in their common name seems apt, but this creature is unique on its own. There are many different species of frogfish
that can be found in tropical and subtropical waters around the world, populating the Atlantic,
Pacific, and Indian oceans. Some sport a layer of algae, some can alter
their coloration and texture, and some are even covered in long, hair-like spinules to
help them become one with the exotic flora of the sea floor. Here they lie in wait for their next meal
as small members of the anglerfish family, wriggling a concealed lure to entice their
would-be prey. Number 9. Sawfish
Though it may look like the kind of fish you might see in a cartoon or comic book, sawfish
are very real animals with an amazing appendage. Growing up to 20 feet in length and over 13
hundred pounds, these great fish are equipped with a saw-like rostrum that composes between
a quarter and a third of its entire body length. Adorning each side of the protrusion are a
row of teeth and sawfish use this to slash at prey, hoping to incapacitate them before
moving in for the coup de grâce. They also employ their sharp rostrum in self-defense,
thrashing the saw back and forth as potential predators attempt to make a meal of the sawfish. In addition its rostrum, this sharp swimmer
also employs electroreception, or the ability to sense electric fields, allowing for better
monitoring of other fish. Number 8. Lizardfish
Slinking along the bottom of oceans around the globe, this bottom-dweller has a mouth
stuffed with sharp teeth and a flat angular face, forming its reptilian look. Lizardfish generally grow to a maximum of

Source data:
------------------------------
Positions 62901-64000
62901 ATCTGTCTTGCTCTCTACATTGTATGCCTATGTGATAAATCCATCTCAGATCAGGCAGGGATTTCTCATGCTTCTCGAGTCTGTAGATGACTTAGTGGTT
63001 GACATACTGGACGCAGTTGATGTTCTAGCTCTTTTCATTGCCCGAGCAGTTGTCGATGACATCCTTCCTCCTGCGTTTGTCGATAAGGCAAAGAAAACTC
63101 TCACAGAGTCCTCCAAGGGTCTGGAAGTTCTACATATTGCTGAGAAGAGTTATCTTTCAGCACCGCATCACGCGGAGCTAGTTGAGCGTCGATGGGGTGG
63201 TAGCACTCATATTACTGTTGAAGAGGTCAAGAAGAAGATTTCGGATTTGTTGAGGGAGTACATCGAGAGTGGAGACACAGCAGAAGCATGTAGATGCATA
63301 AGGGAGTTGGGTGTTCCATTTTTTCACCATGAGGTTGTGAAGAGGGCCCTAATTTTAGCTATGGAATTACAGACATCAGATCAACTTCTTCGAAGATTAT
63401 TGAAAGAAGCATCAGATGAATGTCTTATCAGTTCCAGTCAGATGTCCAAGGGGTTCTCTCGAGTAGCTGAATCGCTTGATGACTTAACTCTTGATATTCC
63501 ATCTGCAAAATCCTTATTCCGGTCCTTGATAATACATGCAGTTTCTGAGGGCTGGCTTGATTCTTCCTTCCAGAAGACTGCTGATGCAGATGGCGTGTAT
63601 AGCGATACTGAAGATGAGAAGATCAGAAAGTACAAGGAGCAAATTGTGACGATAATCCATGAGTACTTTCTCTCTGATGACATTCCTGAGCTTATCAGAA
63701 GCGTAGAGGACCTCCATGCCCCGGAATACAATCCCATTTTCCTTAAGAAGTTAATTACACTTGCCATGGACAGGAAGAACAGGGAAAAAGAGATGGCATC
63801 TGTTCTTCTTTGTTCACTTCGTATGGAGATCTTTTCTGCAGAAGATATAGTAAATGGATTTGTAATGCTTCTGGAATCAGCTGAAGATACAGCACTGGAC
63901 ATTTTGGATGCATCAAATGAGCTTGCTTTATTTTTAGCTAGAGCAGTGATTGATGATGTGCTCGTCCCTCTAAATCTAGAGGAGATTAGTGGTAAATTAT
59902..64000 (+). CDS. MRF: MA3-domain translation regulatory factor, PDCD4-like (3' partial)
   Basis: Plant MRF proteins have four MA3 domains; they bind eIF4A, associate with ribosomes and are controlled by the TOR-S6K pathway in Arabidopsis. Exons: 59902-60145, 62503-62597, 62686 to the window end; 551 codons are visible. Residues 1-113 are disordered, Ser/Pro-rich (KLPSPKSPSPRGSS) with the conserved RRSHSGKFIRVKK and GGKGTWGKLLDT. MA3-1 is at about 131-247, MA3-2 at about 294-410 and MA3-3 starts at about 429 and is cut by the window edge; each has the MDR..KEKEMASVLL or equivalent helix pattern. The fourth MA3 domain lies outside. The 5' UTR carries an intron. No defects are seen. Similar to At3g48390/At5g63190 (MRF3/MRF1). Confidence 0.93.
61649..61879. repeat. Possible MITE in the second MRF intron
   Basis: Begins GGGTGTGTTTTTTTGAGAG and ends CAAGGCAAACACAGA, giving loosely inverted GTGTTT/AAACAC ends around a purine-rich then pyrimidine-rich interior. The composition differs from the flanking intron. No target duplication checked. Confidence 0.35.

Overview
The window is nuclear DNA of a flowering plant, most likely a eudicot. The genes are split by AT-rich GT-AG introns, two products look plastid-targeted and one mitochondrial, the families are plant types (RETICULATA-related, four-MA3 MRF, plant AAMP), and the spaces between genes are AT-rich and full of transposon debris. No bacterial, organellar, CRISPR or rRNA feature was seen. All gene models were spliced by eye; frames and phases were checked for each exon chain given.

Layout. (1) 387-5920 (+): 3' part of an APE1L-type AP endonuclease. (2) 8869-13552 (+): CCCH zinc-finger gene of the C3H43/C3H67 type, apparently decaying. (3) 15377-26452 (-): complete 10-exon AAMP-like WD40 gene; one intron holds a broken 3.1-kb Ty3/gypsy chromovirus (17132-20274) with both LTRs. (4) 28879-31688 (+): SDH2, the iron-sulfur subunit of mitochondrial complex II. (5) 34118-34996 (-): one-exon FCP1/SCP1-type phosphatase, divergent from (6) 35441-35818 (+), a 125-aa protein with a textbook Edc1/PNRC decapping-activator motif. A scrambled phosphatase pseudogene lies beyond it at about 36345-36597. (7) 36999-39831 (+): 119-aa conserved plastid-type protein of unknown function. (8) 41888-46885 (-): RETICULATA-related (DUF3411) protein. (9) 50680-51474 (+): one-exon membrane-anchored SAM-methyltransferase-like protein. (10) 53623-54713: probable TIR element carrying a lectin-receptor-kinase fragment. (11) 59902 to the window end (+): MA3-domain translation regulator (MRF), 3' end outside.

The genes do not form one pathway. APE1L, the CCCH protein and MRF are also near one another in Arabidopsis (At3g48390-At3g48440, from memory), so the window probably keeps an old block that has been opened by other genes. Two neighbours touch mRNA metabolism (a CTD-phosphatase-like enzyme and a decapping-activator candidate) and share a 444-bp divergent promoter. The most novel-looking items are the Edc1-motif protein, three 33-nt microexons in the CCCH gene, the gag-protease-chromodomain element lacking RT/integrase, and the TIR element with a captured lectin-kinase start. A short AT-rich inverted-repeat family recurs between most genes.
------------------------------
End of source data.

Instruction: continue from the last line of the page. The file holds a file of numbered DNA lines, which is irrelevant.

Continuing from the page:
2 feet in length and live up to 1,300 feet below the surface, though most species stick
to shallow coasts in their search for food. With an insatiable hunger, they prowl the
sandy floor for anything it can tear into, hiding among natural cover thanks to its scaleless,
camouflaged skin. As the lizardfish moves in on its prey, keeping
low to the sea bottom, its large mouth expands to shred whatever it can find and fit in its
jaw. This fish is so vicious, it even has razor
sharp teeth on its tongue! There are 15 different species of lizardfish
alive today, and many more prehistoric ancestors discovered in recent years. Number 7. Asian Sheeps head Wrasse [rass]
Known locally as a kobudai [KOH-boo-dye], the Asian sheeps head wrasse [rass] can be
recognized by its bulbous jaw and forehead. It’s gained popularity in recent years as
it appeared in the popular nature show Blue Planet in 2017, known most prominently for
being a hermaphroditic species. Fitted with both male and female reproductive
organs, the strange looking fish has the ability to change to fill whatever role is needed
to reproduce. Mostly found in the Pacific Ocean near the
Korean Peninsula, Japan, and China, this wrasse [rass] can reach over 3 feet in length and